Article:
With the exception of sleep, humans spend more of their lifetimes on work than any other activity. It is central to our economy, society, and the family. It underpins our finances and our sense of meaning in life. Given its overriding importance, we need to recognize a profound transformation in the nature of work that is significantly altering lives: the incoming tidal wave of shadow work.
Shadow work includes all of the unpaid tasks we do on behalf of businesses and organizations. It has slipped into our routines stealthily; most of us do not realize how much of it we are already doing, even as we pump our own gas, scan and bag our own groceries, execute our own stock trades, and build our own unassembled furniture. But its presence is unmistakable, and its effects far-reaching.
Fueled by the twin forces of technology and skyrocketing personnel costs, shadow work now pervades our society. Lambert describes its fallout as “middle-class serfdom,” and examines its sources in the invasion of robotics, the democratization of expertise, and the “information dragnet” that now surrounds us. The end result? A more personalized form of consumption, a great social leveling (pedigrees don’t help with shadow work), and the weakening of communities as robotics replaces daily human interaction.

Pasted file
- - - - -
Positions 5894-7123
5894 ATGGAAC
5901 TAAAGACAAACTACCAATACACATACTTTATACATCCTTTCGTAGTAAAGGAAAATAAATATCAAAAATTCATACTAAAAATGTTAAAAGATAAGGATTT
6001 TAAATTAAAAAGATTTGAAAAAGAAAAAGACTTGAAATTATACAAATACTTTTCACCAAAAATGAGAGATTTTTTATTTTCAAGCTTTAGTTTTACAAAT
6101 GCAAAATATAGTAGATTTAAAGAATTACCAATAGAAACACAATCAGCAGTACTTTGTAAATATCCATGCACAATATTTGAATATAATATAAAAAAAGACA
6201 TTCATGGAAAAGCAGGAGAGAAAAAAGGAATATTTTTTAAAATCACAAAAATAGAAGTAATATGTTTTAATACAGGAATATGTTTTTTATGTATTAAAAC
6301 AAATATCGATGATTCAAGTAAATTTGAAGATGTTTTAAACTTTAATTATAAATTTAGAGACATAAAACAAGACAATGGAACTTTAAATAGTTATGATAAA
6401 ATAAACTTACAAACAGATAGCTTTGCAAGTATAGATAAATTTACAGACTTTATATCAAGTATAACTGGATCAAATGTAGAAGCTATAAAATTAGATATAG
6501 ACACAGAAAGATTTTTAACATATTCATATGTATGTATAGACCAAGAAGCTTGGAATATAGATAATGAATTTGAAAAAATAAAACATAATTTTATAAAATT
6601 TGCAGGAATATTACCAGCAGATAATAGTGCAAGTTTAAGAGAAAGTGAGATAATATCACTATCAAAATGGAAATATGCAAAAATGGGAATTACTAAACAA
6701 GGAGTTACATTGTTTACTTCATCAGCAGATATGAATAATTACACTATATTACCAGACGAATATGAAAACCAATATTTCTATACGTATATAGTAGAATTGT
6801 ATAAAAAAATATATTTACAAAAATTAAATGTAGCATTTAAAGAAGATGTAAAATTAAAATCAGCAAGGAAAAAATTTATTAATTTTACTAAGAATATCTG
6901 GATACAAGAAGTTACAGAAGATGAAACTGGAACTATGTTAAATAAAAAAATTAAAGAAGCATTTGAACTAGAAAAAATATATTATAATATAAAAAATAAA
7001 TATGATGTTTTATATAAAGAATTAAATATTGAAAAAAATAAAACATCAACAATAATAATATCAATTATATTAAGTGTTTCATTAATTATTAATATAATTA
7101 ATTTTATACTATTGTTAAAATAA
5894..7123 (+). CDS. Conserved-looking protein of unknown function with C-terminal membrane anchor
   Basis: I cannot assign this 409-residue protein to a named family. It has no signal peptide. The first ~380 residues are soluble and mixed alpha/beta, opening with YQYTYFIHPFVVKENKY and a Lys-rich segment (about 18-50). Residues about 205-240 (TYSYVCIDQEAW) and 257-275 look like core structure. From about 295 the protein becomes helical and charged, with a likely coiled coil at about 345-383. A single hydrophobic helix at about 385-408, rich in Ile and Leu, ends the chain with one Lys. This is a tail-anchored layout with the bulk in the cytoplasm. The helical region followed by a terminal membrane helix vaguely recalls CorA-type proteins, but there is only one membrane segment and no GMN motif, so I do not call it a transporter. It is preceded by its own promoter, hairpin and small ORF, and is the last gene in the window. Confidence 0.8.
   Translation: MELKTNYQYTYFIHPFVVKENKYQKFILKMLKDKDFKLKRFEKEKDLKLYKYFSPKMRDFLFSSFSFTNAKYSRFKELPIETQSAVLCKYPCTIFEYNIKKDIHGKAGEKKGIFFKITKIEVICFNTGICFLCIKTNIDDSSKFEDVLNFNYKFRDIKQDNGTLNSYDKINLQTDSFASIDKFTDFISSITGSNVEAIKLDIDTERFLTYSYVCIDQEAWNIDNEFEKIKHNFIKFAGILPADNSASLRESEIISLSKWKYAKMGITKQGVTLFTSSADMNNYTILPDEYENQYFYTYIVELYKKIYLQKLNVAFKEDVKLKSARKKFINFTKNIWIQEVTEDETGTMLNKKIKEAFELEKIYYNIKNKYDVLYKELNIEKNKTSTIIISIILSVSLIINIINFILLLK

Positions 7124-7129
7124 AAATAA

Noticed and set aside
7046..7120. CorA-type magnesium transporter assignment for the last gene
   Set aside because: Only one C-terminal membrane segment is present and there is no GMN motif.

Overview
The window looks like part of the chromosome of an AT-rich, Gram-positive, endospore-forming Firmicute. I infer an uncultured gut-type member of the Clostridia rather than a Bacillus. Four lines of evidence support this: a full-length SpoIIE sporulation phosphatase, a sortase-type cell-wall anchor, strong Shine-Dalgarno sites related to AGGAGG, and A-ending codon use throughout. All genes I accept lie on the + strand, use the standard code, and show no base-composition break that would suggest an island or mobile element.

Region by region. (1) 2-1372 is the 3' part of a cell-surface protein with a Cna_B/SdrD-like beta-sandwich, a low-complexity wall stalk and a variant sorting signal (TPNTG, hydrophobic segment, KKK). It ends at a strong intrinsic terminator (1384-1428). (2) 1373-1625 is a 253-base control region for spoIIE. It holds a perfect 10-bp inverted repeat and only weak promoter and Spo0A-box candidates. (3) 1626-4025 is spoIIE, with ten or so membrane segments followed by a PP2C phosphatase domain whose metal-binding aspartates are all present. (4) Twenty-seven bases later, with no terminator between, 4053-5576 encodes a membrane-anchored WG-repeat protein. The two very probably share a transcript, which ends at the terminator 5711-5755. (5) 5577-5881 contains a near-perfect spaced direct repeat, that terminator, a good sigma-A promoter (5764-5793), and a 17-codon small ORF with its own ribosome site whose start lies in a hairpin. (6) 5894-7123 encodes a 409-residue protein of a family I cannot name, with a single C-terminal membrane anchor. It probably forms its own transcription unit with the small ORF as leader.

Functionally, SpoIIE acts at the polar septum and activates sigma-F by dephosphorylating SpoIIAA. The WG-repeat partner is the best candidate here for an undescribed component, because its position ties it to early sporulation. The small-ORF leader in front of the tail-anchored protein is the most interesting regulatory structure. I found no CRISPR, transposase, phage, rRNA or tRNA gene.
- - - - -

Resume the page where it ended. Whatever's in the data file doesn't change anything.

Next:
Shadow Work offers a field guide to this new phenomenon. It shines a light on these powerful trends and, more importantly, offers valuable insight into how to counter their effects. Its explanation of why leisure time is disappearing will be essential reading for anyone seeking to understand how their day got so full—and how to deal with the ubiquitous shadow work that permeates our lives.